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Report - British Nylon Spinners - Pontypool - Oct 2012

Discussion in 'Industrial Sites' started by Speed, Nov 19, 2012.

  1. Speed

    Speed Got Epic?
    Regular User

    Nov 15, 2005
    Likes Received:
    I posted a lead on this site about a year ago now but there was no interest from anyone. I wasn't really surprised but i knew it was worth the effort and eventually found time to give it at least some of the attention it deserves. This amazing 1950s factory dominates the local landscape and i was in love as soon as i clapped eyes on it. Its just OLD, classic 50s industry, not just a factory but a head quarters, research centre and of course social centre all in one place. That said don't get to excited as nowadays the site has mostly been reused. The offices have been taken over by various companies (including the police!), the social club is now all but demolished and the factories ground floor has been crudely transformed into a distribution warehouse (all be it one that cant afford lighting!). That said i knew from just looking at the place there would be something to see and i was right!

    Rather than copy and paste your usual history off the internet i bought a book on the place and can give you a bit of a summery myself. Want to know how to find these places time and time again? Its simple really, get interested in the places, not the just the exploring!
    The works were built in the late 1940s to replace earlier factories in Coventry and Stowmarket that had sustained damage during the war. If it isn't obvious from the name the plants main function was the spinning of nylon fibres to be woven into new 'artificial fabrics'. Some were further processed on warping looms to be used on modern weaving machinery and some simply bailed up for use in the original machinery of traditional Yorkshire woollen mills. Raw nylon material was manufactured at a new ICI plant on Teeside and transported down to South Wales for processing. BNS ceased to exist in the mid 1960s and the plant fell under the ICI brand for many years before being sold to Du Pont and latterly coming under the wing of a company called Terram (although it appears by this point only a small area of the works remained in use.)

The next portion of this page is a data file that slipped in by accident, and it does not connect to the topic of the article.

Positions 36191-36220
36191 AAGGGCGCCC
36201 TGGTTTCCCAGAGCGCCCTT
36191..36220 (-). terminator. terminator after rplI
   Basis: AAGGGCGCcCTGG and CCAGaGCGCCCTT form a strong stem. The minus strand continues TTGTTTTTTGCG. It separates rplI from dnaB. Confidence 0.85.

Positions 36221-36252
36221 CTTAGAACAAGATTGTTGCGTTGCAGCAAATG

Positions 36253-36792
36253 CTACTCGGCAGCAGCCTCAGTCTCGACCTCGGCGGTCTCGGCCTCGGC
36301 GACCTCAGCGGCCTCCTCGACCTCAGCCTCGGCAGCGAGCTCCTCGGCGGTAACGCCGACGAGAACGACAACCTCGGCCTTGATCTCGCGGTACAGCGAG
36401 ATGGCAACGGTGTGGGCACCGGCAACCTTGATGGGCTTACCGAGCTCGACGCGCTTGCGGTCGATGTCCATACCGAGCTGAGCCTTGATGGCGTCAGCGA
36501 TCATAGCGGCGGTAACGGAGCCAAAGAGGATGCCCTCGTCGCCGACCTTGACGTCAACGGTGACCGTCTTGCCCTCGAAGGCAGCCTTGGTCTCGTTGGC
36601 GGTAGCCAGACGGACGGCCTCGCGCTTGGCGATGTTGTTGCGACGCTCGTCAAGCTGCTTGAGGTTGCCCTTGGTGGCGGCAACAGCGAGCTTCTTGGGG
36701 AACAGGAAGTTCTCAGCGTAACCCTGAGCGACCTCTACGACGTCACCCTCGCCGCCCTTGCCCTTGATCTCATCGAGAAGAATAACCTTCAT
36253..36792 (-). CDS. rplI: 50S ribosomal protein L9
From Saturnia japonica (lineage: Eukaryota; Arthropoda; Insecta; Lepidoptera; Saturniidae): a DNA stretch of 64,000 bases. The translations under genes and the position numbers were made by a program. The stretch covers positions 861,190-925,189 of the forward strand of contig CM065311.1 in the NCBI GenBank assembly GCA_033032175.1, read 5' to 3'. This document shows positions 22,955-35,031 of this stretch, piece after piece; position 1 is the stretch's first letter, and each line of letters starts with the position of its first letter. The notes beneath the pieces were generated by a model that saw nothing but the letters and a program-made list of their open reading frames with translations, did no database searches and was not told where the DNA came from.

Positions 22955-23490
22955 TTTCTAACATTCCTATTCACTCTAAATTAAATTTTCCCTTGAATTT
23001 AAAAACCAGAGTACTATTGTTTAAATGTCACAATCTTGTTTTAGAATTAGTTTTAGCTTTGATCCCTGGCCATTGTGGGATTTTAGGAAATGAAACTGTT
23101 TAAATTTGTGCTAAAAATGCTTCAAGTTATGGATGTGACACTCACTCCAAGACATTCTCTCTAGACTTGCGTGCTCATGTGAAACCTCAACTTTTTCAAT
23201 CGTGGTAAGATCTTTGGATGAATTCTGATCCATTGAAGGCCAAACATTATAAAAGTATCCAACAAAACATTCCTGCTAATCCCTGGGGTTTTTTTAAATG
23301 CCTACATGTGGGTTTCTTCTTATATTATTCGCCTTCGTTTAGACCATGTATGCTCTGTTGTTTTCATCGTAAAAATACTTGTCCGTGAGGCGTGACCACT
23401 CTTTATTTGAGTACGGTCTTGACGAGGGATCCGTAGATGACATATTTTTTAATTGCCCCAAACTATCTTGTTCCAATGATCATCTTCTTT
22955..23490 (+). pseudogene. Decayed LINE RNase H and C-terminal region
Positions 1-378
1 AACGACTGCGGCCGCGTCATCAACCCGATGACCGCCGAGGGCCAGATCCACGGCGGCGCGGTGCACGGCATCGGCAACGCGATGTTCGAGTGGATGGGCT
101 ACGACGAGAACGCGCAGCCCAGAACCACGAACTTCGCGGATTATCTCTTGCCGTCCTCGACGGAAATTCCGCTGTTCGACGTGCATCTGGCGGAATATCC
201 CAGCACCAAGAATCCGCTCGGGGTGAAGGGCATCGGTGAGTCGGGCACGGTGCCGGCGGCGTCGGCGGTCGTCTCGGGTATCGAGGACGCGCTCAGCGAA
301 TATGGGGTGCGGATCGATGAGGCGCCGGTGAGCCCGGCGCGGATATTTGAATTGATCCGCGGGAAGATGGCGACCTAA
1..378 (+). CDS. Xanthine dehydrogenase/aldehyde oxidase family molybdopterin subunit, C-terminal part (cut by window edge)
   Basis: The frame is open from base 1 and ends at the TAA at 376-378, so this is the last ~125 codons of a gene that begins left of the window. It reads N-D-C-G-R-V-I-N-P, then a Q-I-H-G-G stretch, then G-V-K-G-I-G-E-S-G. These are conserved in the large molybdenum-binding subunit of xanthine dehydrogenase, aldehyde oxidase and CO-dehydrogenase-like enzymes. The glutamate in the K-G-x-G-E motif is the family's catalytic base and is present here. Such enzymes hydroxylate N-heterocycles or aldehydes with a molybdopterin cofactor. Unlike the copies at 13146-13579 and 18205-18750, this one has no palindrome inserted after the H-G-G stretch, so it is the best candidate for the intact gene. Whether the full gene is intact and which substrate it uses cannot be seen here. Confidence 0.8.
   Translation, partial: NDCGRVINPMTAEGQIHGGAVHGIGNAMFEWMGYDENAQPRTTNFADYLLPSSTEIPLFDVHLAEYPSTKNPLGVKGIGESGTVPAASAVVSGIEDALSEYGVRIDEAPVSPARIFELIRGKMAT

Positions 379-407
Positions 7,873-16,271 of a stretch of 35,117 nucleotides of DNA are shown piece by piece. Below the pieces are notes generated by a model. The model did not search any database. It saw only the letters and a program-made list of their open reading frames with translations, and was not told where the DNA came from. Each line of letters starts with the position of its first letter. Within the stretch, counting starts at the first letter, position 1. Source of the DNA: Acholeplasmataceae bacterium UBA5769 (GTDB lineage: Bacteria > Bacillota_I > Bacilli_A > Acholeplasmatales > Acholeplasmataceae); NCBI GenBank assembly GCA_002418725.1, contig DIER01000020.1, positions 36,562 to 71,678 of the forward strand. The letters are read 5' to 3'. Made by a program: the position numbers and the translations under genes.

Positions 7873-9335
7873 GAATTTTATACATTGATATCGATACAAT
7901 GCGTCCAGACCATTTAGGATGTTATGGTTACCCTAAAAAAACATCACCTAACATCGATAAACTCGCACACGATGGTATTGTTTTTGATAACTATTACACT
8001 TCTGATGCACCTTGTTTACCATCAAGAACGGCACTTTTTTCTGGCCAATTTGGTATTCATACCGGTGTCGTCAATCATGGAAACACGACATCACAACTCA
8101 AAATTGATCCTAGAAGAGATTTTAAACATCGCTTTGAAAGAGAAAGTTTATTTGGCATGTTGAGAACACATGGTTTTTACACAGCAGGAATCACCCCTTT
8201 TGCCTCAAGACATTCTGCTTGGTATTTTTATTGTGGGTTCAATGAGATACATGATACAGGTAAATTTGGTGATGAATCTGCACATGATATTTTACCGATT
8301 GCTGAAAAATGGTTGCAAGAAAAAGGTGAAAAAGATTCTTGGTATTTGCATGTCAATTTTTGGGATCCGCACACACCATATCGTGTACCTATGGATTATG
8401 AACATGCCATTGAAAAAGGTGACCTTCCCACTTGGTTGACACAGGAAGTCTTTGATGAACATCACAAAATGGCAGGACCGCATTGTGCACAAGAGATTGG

This was really more of a infiltration than a traditional 'derelict building experience'. As so much of the site has been reused there is really no option to sneak about too much so we simply used a bit of social engineering. We bypassed the main security hut and found ourself on site were it was possible to 'get to know the locals' a little. After asking around a few people we had a name of the man we needed (or should i say, should have needed) to see but in reality a 10 minute hide around the corner and a few thumbs up to the man on the forklift was all that was needed and we were in!

    The obvious target was the main 'spinning tower' which was a bit of a mystery, what was in there? Boiler house? Spinning machines? It turned out to be storage bunkers for the raw nylon. Maybe not as epic as i had hoped but still nice and very original. After this we pressed on into the first floor. This was one of the ventilation floors. A critical part of the process as controlling the temperature of the plant was imperative. Again very old and very original if a little sparse of smaller items to look at. The third area was slightly more modern in feel and contained some of the last spinning machines to operate on the site. They appeared to have been out of use quite a while but were a proper 'crystal maze industrial zone' of rusty metal and oozing chemicals. Too dark and dank for many pictures but interesting to see none the less. 4 hours later we made our escape happy with what we had seen but conscious that we had probably only coved maybe 1/4 of the main plant and a couple of the outbuildings. I urge someone to go see if they can do the rest. It was possible but maybe a little 'on top' for a Friday morning. Eddie Stobart drivers tend to stare!



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    #1 Speed, Nov 19, 2012
    Last edited: Nov 19, 2012
    Mobutu likes this.

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